Updated: Feb 18
When this decade began, Cure CMD was a fledgling organization, less than two years old. For 14-year-old me, the highlight of those early conferences in Philadelphia was finding places to play hockey while my parents and doctors sat in boring conference rooms. I had little interest in the multisyllabic words or convoluted medical terminology that was being passed around. I just wanted to be with my friends, even if there was only six or seven of us.
Since then, our community has grown exponentially and continues to welcome folks from all over the world, with hugely varied life experiences. Meeting so many people, especially newly diagnosed kids and their families, has usurped hockey playing as my favorite part of each CMD community gathering. Don’t get me wrong, I still love playing hockey as you’ll soon learn a lot more about, but it’s been so gratifying to share my life with CMD, in all of its struggles and triumphs, with newcomers to our community.
To that end, I should probably introduce myself. My name is Luke Hoban. I’m a 24-year-old native of the Philadelphia suburbs, where I am a defenseman and alternate captain on the Philadelphia Flyers Powerplay wheelchair hockey team. I graduated from the University of Pennsylvania a few years ago, and am currently working towards a Master’s degree in Urban Bioethics at Temple University. I have Collagen VI CMD, and use a wheelchair and non-invasive ventilator—both of which I will rave about endlessly. Growing up alongside the CMD community, I’ve learned how to adapt and thrive in the face of challenges posed by my body and by an ableist society.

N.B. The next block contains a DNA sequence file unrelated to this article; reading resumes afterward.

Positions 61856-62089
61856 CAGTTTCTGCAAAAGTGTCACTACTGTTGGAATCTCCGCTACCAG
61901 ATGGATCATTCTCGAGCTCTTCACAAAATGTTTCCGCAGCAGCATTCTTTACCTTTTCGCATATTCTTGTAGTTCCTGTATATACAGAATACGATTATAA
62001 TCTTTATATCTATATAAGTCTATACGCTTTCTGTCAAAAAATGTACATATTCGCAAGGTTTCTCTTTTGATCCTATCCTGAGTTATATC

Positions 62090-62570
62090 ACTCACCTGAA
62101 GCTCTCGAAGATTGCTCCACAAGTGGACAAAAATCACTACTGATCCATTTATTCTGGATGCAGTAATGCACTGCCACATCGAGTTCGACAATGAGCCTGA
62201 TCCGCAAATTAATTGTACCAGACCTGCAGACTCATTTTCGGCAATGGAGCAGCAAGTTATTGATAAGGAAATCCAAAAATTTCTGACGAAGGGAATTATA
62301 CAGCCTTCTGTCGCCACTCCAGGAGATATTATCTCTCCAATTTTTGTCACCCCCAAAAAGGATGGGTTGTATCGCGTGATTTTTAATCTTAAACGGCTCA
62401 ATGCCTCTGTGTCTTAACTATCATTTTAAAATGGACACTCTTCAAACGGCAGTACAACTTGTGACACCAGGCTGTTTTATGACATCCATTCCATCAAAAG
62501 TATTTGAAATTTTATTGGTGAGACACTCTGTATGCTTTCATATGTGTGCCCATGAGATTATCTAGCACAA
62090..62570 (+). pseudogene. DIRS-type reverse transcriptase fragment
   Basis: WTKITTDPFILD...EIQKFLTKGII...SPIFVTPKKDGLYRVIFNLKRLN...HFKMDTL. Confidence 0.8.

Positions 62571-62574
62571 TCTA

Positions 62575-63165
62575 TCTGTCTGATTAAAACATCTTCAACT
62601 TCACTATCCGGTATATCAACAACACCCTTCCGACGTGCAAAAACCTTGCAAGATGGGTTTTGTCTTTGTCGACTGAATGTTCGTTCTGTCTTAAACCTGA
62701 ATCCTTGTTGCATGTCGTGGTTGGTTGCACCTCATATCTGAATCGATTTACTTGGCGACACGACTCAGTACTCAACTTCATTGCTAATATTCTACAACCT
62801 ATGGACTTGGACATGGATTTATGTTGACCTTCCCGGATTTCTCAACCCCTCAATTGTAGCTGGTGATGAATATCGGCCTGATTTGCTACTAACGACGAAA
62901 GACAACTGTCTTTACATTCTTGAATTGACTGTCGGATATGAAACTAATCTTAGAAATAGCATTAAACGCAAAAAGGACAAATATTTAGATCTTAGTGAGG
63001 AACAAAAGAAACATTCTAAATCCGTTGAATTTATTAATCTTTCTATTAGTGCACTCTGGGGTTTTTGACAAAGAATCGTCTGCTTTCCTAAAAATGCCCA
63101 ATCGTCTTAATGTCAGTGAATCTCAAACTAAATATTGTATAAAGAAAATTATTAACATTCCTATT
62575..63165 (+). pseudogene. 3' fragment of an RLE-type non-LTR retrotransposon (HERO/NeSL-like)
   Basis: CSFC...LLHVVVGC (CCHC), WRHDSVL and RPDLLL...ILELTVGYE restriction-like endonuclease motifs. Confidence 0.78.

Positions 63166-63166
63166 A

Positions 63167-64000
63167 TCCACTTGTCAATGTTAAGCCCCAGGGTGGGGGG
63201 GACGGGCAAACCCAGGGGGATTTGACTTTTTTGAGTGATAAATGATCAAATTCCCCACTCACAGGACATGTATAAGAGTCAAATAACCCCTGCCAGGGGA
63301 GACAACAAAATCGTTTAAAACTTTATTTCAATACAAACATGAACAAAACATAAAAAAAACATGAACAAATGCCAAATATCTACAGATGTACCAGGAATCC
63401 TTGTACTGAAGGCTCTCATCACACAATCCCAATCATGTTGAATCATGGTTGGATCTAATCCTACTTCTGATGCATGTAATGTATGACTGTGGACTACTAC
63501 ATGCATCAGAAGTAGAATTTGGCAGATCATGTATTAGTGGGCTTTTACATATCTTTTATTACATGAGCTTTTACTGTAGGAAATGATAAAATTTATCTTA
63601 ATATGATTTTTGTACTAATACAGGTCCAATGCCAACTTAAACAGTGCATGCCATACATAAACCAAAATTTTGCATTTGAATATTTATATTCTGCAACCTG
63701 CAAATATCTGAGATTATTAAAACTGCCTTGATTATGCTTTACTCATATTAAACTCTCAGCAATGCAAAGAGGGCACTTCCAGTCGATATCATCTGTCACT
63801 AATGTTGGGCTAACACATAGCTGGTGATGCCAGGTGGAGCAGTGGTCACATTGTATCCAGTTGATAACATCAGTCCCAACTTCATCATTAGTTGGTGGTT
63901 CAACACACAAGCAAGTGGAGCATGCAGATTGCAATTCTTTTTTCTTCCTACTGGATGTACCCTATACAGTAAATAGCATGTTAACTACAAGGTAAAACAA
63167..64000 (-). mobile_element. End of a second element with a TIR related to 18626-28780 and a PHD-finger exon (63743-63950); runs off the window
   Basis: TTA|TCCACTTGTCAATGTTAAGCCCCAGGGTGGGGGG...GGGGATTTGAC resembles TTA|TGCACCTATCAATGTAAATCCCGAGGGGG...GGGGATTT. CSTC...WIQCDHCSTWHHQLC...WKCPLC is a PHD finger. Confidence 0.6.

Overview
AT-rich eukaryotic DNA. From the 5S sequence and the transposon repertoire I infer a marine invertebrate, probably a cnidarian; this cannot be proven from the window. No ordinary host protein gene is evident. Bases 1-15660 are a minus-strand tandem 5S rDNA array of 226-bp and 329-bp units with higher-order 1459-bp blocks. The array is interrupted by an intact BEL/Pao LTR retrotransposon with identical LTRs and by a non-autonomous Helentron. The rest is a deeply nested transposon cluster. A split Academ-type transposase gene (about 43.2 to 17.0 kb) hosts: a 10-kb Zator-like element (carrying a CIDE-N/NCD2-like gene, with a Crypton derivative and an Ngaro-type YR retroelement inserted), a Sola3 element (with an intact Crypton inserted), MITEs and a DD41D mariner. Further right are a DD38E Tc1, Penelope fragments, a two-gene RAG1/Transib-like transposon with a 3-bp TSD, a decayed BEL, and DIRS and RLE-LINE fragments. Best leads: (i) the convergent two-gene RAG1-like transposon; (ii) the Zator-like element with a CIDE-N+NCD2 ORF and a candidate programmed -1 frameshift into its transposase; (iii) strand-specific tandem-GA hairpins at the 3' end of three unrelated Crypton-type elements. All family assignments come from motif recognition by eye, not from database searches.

These experiences are why I said yes when our fearless leader, Rachel Alvarez, asked me to helm Cure CMD’s Community Blog Initiative. We want this to be a space where affected individuals and their families can tell our stories, both good and bad.
Every one of us has a unique perspective and fascinating story to tell (probably more than one, actually), and now you have this place to spill it. The last decade has been filled with more and more of us sharing our stories with each other, both online and at conferences. As the next decade begins, I hope that you’ll take advantage of this blog to share some of your stories with this incredible community.
Cure CMD is offering $50 per blog post, for up to 50 blog or vlog posts throughout 2020. Learn more about the Community Blog Initiative and how to become a contributor, or support the program with a donation.